The Clerk’s picks for this month include a Pulitzer Prize winner, an international Japanese superstar, a reimagined literary hero (of sorts), tales of the American Southwest, the anxiety of graduate students, a man who thinks he is the inspiration for some of literature’s greatest villains, and the next great historical novel about Jamaica. Enjoy, and click through the cover images to purchase and support this site.


Trajectory: Stories – Richard Russo (May 2nd)

“Russo’s characters in these four expansive stories bear little similarity to the blue-collar citizens we’re familiar with from many of his novels. In “Horseman,” a professor confronts a young plagiarist as well as her own weaknesses as the Thanksgiving holiday looms closer and closer: “And after that, who knew?” In “Intervention,” a realtor facing an ominous medical prognosis finds himself in his father’s shadow while he presses forward–or not. In “Voice,” a semiretired academic is conned by his increasingly estranged brother into coming along on a group tour of the Venice Biennale, fleeing a mortifying incident with a traumatized student back in Massachusetts but encountering further complications in the maze of Venice. And in “Milton and Marcus,” a lapsed novelist struggles with his wife’s illness and tries to rekindle his screenwriting career, only to be stymied by the pratfalls of that trade when he’s called to an aging, iconic star’s mountaintop retreat in Wyoming.” – Penguin Random House

 

Men Without Women: Stories – Haruki Murakami (May 9th)

“Across seven tales, Haruki Murakami brings his powers of observation to bear on the lives of men who, in their own ways, find themselves alone. Here are vanishing cats and smoky bars, lonely hearts and mysterious women, baseball and the Beatles, woven together to tell stories that speak to us all.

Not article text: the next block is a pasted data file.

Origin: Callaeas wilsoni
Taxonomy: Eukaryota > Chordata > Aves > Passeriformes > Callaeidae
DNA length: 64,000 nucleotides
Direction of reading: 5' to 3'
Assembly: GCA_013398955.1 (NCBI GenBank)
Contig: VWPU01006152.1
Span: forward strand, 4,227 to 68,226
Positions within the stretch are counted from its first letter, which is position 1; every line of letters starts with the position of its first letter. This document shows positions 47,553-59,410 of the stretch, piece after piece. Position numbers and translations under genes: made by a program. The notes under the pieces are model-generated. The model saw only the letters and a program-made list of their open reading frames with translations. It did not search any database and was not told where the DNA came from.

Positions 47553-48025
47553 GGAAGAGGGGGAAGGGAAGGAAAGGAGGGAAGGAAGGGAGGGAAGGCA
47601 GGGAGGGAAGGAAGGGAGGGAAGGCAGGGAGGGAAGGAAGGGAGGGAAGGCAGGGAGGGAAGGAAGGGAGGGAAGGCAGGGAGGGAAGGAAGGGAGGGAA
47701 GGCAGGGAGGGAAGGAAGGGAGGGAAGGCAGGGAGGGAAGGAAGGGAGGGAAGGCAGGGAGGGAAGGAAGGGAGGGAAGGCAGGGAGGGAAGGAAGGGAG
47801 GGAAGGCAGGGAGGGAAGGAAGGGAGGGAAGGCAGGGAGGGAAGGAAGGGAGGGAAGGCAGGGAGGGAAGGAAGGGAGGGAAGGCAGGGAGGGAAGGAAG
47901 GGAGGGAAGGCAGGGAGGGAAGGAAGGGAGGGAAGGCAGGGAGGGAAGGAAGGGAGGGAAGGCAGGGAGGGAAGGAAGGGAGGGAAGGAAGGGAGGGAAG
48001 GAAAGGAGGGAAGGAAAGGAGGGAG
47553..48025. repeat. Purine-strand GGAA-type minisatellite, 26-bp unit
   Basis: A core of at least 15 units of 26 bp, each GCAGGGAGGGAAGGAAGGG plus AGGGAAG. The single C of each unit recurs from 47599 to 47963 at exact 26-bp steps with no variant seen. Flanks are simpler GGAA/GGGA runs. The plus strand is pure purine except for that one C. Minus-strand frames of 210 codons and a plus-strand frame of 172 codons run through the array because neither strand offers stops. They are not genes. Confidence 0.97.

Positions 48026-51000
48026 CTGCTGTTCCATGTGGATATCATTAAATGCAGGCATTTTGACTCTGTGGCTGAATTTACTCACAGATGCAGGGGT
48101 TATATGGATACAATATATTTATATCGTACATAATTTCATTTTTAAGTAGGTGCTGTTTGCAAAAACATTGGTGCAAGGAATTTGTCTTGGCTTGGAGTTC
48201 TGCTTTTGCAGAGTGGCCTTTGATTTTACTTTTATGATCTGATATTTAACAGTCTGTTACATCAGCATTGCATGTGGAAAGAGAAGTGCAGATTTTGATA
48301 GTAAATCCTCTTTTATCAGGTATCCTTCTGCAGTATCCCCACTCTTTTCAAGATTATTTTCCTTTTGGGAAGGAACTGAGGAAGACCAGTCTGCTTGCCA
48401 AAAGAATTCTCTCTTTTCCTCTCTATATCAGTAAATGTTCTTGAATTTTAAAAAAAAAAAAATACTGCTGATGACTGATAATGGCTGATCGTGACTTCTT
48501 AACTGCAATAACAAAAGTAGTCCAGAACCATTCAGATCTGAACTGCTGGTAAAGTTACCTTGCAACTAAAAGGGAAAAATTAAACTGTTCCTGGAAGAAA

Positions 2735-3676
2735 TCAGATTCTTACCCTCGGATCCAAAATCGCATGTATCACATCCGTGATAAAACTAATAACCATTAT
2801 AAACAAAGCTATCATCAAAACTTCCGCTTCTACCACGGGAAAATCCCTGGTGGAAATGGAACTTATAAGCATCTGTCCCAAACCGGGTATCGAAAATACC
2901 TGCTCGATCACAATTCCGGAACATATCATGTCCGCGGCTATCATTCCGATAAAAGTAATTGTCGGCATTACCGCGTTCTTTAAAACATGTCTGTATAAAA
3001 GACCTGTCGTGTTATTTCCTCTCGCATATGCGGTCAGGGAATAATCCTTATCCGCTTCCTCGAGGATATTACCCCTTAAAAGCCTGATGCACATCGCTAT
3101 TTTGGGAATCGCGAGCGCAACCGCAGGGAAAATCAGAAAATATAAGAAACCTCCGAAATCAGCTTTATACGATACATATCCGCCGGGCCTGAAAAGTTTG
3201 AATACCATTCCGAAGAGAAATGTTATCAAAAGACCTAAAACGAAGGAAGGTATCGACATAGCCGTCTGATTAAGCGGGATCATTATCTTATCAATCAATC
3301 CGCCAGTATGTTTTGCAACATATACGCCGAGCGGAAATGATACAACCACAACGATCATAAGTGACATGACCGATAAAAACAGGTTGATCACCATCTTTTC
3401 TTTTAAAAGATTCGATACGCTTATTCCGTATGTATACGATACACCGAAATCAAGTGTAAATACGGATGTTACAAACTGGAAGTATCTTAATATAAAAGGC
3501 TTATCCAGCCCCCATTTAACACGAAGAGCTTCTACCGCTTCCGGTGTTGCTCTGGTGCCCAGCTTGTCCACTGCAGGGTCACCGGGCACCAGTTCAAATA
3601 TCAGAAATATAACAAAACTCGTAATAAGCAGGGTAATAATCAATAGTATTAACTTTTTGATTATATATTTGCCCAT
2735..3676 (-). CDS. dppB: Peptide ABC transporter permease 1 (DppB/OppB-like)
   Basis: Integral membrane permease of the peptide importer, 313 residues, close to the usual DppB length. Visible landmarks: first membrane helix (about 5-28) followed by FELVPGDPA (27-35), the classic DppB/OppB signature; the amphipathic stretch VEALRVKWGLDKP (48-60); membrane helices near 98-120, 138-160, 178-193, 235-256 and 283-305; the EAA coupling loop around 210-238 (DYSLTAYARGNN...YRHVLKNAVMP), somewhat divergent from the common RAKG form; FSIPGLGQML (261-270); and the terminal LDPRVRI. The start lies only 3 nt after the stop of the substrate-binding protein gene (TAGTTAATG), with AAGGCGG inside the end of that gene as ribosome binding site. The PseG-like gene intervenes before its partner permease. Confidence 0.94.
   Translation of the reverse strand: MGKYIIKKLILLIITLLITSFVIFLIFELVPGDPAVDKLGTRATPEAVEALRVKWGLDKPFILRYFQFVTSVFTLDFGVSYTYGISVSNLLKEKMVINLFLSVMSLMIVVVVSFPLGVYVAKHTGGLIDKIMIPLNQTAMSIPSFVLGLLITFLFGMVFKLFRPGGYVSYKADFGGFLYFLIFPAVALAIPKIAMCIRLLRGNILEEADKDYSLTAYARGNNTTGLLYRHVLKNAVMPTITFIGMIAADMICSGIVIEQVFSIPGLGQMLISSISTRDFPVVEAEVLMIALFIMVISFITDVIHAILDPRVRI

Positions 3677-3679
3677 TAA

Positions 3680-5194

Marked by the same wry humor that has defined his entire body of work, in this collection Murakami has crafted another contemporary classic.” – Penguin Random House

 

 

Mr. Rochester – Sarah Shoemaker (May 9)

“For one hundred seventy years, Edward Fairfax Rochester has stood as one of literature’s most romantic, most complex, and most mysterious heroes. Sometimes haughty, sometimes tender-professing his love for Jane Eyre in one breath and denying it in the next-Mr. Rochester has for generations mesmerized, beguiled, and, yes, baffled fans of Charlotte Brontë’s masterpiece. But his own story has never been told.

Now, out of Sarah Shoemaker’s rich and vibrant imagination, springs Edward: a vulnerable, brilliant, complicated man whom we first meet as a motherless, lonely little boy roaming the corridors and stable yards of Thornfield Hall. On the morning of Edward’s eighth birthday, his father issues a decree: He is to be sent away to get an education, exiled from Thornfield and all he ever loved. As the determined young Edward begins his journey across England, making friends and enemies along the way, a series of eccentric mentors teach him more than he might have wished about the ways of the men-and women-who will someday be his peers. […]
It is impossible not to watch enthralled as this tender-hearted child grows into the tormented hero Brontë immortalized-and as Jane surprises them both by stealing his heart. MR. ROCHESTER is a great, sweeping, classic coming-of-age story, and a stirring tale of adventure, romance, and deceit. Faithful in every particular to Brontë’s original yet full of unexpected twists and riveting behind-the-scenes drama, this novel will completely, deliciously, and forever change how we read and remember Jane Eyre.” – Hachette

The Saints of Rattlesnake Mountain – Don Waters (May 22)

“Master storyteller Don Waters returns to the desert in his third book set in the American Southwest. With the gothic sensibility of Flannery O’Connor and emotional delicacy of Raymond Carver, these nine contemporary stories deftly explore the lives of characters losing or clinging to a fleeting faith and struggling to find something meaningful to believe in beneath overpowering desert skies.